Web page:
The residual telephone calls made between Rudd and Nicholson are excruciating, as are exchanges made by Rudd and his assistant played by Kathryn Hahn who wants to spill the beans on the rest of the plot but doesn’t. But let’s not get too bogged down. The movie isn’t a lump of coal. Rudd is doing a turn on one of his precious, buttoned-up nice guys who this time has been rich for so long that he has to try hard to fit in and be normal, as well as the earnest listener designed to be every girl’s best friend. Witherspoon, like Wilson says, can be pretty even when she’s mad. And when she’s spunky, she’s funny. These characters share a number of small but witty epiphanies that you can be grateful for. But as a whole, these characters never stick together believably.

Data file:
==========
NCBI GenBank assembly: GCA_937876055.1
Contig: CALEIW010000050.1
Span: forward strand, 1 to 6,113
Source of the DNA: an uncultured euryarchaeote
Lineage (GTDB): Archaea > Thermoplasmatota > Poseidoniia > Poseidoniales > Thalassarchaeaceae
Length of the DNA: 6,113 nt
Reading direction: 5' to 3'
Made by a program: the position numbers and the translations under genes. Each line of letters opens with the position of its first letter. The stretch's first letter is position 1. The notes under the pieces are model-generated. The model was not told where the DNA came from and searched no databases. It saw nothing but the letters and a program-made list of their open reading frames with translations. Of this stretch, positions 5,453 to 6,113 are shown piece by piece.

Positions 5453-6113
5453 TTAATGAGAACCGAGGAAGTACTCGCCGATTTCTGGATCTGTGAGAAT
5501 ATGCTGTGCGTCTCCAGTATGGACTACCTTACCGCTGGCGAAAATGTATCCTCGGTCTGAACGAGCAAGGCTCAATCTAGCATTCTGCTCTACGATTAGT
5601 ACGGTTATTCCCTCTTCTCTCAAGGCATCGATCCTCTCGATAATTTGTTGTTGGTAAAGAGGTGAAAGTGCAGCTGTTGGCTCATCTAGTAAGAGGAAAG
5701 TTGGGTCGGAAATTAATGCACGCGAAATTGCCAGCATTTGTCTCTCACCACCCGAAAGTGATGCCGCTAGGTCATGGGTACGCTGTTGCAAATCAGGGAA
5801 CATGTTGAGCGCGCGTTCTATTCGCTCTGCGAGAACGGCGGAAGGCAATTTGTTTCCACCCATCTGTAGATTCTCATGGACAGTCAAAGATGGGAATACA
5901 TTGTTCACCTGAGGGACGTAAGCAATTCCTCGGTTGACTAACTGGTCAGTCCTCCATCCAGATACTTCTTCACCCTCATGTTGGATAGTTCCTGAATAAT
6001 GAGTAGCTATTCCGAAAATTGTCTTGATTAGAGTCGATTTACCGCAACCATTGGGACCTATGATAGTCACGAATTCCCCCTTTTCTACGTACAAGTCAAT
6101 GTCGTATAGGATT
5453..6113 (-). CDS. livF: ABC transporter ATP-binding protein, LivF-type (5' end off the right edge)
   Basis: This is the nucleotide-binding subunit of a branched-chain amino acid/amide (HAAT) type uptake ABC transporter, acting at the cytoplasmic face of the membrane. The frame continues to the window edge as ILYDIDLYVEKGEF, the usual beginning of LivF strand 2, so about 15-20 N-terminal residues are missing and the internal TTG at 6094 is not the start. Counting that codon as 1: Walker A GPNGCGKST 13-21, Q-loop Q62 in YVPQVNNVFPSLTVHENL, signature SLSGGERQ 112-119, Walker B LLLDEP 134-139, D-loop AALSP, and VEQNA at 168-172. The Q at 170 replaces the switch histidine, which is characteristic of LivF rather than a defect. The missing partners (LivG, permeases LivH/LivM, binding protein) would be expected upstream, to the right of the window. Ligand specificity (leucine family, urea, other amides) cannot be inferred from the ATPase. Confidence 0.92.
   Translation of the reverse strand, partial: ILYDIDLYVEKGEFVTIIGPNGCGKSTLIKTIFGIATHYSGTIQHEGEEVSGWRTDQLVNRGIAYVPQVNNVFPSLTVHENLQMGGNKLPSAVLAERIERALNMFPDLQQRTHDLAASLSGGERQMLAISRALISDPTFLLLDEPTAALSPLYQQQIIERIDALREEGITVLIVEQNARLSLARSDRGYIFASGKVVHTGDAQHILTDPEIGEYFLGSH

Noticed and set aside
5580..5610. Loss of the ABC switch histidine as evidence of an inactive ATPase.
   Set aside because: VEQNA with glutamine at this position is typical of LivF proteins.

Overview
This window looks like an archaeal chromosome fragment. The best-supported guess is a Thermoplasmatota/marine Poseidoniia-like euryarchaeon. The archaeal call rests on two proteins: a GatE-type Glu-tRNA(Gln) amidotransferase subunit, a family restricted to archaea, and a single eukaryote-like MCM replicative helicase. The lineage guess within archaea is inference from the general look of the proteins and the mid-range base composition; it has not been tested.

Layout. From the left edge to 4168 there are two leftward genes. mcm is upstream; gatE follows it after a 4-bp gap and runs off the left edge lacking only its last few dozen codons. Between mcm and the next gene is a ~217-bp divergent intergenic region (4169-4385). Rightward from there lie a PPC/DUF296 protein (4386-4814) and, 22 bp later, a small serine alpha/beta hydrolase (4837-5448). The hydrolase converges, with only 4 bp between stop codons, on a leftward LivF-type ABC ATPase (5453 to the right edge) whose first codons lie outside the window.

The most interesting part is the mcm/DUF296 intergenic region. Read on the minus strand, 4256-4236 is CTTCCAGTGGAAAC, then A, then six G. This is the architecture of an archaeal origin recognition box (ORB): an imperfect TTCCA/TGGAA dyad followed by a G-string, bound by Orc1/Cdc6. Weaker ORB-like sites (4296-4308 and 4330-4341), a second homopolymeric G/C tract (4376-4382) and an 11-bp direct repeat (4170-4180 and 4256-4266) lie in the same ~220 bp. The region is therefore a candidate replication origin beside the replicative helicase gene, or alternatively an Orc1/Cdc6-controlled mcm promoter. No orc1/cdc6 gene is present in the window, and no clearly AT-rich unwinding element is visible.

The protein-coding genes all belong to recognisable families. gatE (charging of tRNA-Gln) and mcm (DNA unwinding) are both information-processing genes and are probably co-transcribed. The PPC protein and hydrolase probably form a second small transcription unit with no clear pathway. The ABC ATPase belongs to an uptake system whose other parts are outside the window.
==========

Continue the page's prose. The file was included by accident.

121 minutes. Rated PG-13.


Film Cousins: “As Good as it Gets” (1997); “Election” (1999); “Spanglish” (2004); “I Could Never Be Your Woman” (2006).

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Sean Chavel

About The Author / Sean Chavel

Sean Chavel is a Hollywood based author and movie reviewer. He is the Executive Director of, a new website that has adapted the movie review site genre by introducing moodbased and movie experience based reviews.